By Greg McInerney, Editorial Assistant
Health information exchanges (HIEs) have been touted as an excellent way to improve the health care industry for both providers and patients. Yet however well-intentioned the concept of HIEs may be, they are not immune to failure. There have been many examples of HIEs failing to sustain themselves in the long run, primarily due to a lack of organization and financial sustainability.
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The National eHealth Collaborative (NeHC) recently published a much anticipated report, “Health Information Exchange Roadmap: The Landscape and a Path Forward.” The report aims to “offer stakeholders a clear picture of efforts being undertaken by both the public and private sectors to create and implement the key building blocks that will allow for truly interoperable HIE.”
NeHC interviewed over 75 experts and prominent figures within the industry when compiling its report, which includes case studies from across the United States, encompassing a broad variety of HIE models including private, private/public and government operated.
Despite covering a broad range of HIEs with differing operational methods, the report concludes that there are four critical components to the implementation and sustainability of a HIE:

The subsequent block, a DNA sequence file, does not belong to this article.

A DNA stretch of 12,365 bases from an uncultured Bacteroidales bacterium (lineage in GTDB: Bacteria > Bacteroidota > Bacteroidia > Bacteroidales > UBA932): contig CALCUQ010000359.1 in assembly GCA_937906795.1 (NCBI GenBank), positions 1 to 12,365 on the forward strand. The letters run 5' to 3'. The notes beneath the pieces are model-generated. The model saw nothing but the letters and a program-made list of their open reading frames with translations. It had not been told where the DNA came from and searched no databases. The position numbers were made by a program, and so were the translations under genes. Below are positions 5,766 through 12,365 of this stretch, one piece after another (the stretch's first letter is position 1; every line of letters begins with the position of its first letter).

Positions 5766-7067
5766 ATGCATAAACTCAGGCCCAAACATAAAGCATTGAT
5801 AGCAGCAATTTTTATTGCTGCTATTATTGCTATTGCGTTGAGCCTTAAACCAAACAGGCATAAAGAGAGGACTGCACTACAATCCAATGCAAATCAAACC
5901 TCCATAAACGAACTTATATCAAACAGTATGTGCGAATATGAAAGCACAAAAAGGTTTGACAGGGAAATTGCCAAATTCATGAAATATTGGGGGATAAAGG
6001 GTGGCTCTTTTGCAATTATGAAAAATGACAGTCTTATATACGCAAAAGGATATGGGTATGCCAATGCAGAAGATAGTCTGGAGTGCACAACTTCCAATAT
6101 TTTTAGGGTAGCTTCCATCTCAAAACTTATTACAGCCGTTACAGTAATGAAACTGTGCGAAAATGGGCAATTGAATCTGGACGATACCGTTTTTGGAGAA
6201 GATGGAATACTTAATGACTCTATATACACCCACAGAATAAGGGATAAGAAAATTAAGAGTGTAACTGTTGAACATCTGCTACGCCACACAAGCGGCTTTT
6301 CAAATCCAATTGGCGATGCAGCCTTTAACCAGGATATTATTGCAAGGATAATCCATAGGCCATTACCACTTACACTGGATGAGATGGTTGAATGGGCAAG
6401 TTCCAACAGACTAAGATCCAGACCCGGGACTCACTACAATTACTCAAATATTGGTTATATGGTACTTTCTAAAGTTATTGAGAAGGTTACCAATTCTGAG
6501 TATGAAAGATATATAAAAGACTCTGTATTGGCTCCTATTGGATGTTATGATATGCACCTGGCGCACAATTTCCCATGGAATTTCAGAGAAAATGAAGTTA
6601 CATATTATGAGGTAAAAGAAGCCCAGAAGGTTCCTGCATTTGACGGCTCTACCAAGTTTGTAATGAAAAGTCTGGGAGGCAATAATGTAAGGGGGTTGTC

- HIE objectives and vision;
- Market assessment;
- Strategy development;
- Strategy implementation.
Another report recently published by IDC Health Insights, “Best Practices: Establishing Sustainable Health Information Exchange,” also emphasizes the importance of planning. The report describes how a lack of effective planning will inevitably consign a HIE to failure, regardless of how well-intentioned it is.
These failed ventures often sought out potential solutions, systems, partners and vendors before they had concretely identified the financial and technical requirements of the HIEs they wished to create.
IDC’s report is also critical of the failure of HIEs to design and implement their systems in conjunction with an evolving “patient-centric” health care industry. In order for interoperability to be more than just a buzz word, HIEs need to work in conjunction with stakeholders and gain their trust, according to executives that were interviewed.
The underlying message of both reports seems to be a simple one — plan effectively. “Too many [HIEs] have relied on the ‘build and they will come’ strategy,” asserts Lynne A. Dunbrack, program director at IDC Health Insights. HIEs must plan for sustainability from the very beginning, said Dunbrack, adding that “If the [HIE] will not be sustainable after the initial funding, then careful consideration should be given to whether to launch…in the first place.”